We are seriously looking to expand our current Delco location into some space next to our current store. We think we could increase our lunch business significantly along with dinner since we are located in an area that has a lot of lunch business but people need to be able to get in & get out quickly. In addition to that, we are located in Texas & without air conditioned seating this time a year nobody is coming for lunch.
My questions is for current buffet operators, how do you price your buffet? With a pizza it is straight forward in that I can determine my food costs, & as long as the ultimate price is within the competitive market I am good. However, I am struggling trying to figure out how to estimate the amount of pizza a normal person will eat at a lunch buffet. Do you worry about that or just price according to the competition? I am flying in the dark a little bit here. But of the area buffets, one is a Pizza Hut at $6.99, the other is an average at best local joint for $6.99 & the last is the long time local place that is pretty run down for $4.99. We are a new local place, but have already won the best pizza in town competition. We would be adding fountains & seats for approximately 45-50. I am pretty sure the buffet will be a hit, I just want to make sure it is good for our bottom line.
I have no experience with buffets or determining just how much the average diner consumes when it’s “all ya want”, but I’m certain that deductive reasoning can play a part in your pricing strategy. My suggestion is that whatever price you choose should be HIGHER than Pizza Hut. You have already been selected as the best in town, so why would you have a price equal to, or lower than, a competitor that finished lower in the same category? Moreover, your intuition that you are going to be busy means that the public will see you as a value destination for lunch…so why leave anything on the table by too low pricing that would serve only to pack the place with bargain basement customers (who would go poof in the night for a competitor with even lower prices).
There was a high-end restaurant in Washington D.C that practiced a pricing strategy that included surveying all the other pricey restaurants in town every 6 months to be sure that none were priced higher. Then, they would raise their prices to be sure that they were “never oversold”. The public ate it up, equating the higher prices with the highest quality, service, etc… Now, I’m not suggesting that a lunch of pizza is on the same level as a $400 dinner for two in a tablecloth joint, but there is value to being seen as “the real deal”.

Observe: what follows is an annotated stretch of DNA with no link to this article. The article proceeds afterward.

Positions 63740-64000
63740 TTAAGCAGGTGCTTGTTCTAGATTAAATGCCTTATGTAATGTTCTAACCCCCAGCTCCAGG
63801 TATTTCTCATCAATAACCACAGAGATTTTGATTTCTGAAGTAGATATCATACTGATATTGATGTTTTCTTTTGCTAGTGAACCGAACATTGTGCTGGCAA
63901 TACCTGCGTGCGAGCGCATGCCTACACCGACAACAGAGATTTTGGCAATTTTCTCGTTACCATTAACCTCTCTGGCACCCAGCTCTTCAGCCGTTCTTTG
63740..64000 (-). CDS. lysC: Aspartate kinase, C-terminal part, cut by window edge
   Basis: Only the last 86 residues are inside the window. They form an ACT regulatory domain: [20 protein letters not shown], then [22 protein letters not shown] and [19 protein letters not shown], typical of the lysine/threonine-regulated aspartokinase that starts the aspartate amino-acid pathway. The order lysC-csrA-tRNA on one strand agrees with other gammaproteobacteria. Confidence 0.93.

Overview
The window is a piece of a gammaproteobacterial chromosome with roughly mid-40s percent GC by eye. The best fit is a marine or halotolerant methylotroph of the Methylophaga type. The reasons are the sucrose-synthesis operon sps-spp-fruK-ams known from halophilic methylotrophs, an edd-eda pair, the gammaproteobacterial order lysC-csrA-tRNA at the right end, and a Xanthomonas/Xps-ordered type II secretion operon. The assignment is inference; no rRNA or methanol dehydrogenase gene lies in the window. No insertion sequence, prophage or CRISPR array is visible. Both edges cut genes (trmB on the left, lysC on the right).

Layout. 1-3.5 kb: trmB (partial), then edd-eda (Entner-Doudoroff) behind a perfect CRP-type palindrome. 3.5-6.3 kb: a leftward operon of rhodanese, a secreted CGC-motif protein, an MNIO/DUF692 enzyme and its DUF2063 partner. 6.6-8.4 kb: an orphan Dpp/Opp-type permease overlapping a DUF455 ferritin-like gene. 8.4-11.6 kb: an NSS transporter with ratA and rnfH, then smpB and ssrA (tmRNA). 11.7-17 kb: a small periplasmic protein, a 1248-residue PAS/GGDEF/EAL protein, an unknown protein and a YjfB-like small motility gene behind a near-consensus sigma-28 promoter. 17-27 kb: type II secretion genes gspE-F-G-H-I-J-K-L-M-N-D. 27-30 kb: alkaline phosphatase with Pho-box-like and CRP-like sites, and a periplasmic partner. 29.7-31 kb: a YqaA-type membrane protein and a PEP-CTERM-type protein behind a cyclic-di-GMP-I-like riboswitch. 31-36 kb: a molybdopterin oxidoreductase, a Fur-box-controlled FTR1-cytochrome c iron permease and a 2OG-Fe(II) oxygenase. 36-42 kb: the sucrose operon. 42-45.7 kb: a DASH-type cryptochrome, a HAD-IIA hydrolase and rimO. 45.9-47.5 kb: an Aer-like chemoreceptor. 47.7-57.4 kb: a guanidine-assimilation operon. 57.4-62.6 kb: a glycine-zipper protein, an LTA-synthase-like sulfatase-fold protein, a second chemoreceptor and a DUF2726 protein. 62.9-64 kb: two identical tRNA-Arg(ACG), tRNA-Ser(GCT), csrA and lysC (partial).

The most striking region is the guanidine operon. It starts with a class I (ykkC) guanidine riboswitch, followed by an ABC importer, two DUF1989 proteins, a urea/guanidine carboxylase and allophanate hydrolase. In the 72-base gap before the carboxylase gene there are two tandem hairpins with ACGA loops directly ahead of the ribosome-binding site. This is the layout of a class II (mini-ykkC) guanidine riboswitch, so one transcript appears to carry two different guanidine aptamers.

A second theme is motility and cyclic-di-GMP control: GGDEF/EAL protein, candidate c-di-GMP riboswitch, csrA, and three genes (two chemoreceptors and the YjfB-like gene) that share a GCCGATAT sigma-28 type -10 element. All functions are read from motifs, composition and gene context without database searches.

Good luck with it. Sounds exciting.
our average buffet customer is generally a downtown worker on their lunch hour. When we cook pizzas, we plan on each customer eating 1/2 a 12" pizza on average (four slices). I think you probably see an initial fill and a refill on the drink and a plate off the salad bar.
I have been running a pizza/salad/soup buffet for about 3 years now. We currently charge $7.49 for our full buffet or you can get soup and salad for $5.49. The problem with a buffet is NOT what to charge as much as it is making sure you have adequate customer flow to not have a large amount of waste. Waste with a buffet is going to happen, the challenge is how to control it as much as possible.
Alot also depends on what you are offering. We have an 8’ salad bar, 2-4 soups daily (depending on daily special…wing friday, etc), and only a 7’ pizza bar. We calculated the total amount it costs to fill each part of the buffet with the “normal” items we place on each buffet and then assume at least 10% waste. Everything must stay fresh looking (you realistically have 12-15 minutes to sell that pizza), so in your calculations assume that a “new/fresh” buffet will be placed 4 times per hour.
There is much less waste with a properly refrigerated salad bar, and do not underestimate the amount of repeat buisness you will get with a salad bar that has good variety and is kept fresh.
Soups are homemade, and are made 3 times per week, we use four 4qt containers on soup bar…very little waste.
We also only operate the pizza portion of the buffet from 11-2 and 5-9 daily. The soup and salad bar stays operational all day.
Add all these things up and figure how many customers you will need to make the money you want to make…can you get the support you need?
We do not include the drink in with the buffet. On average, one out of four customers fills their drink a second time, one in twenty gets a third drink. We are self serve on the drinks also.
I hope this helps at least a little…its a bit hard with so many variables to give any specific direction.
i also ran a buffet for about three years. (or did it run me?) anyway, it was fun, successful and very popular. it also put me out of business. i took over an existing location that was set up like a Ci Ci’s. the difference was that i actually make good pizza. i use ingredients from companies named; grande, stanislaus, hormel, etc. my pizza is expensive to make, likewise, it is expensive to throw away.
as second hand lion has said. pizza is not green beans. you cannot leave it out on the buffet for hours until someone eats it. after 15 minutes they will begin to ignore it. after 20 they will demand you make it fresh. if you don’t, they won’t come back.
are you in a small town? i am. the flow just wasn’t enough to keep waste down. you won best pizza, so your product is not cheap to produce either. be prepared for noah’s ark. (people coming two by two spaced out just enough for you to have to keep making product).
however, if you are in a large area and you can keep your buffet in a set time period, and if you can fill your place during that time, then, it may be worth it. if not, run, run very fast away from this idea.
btw, we relocated to a non-buffet eat-in and delco and are doing somewhat better.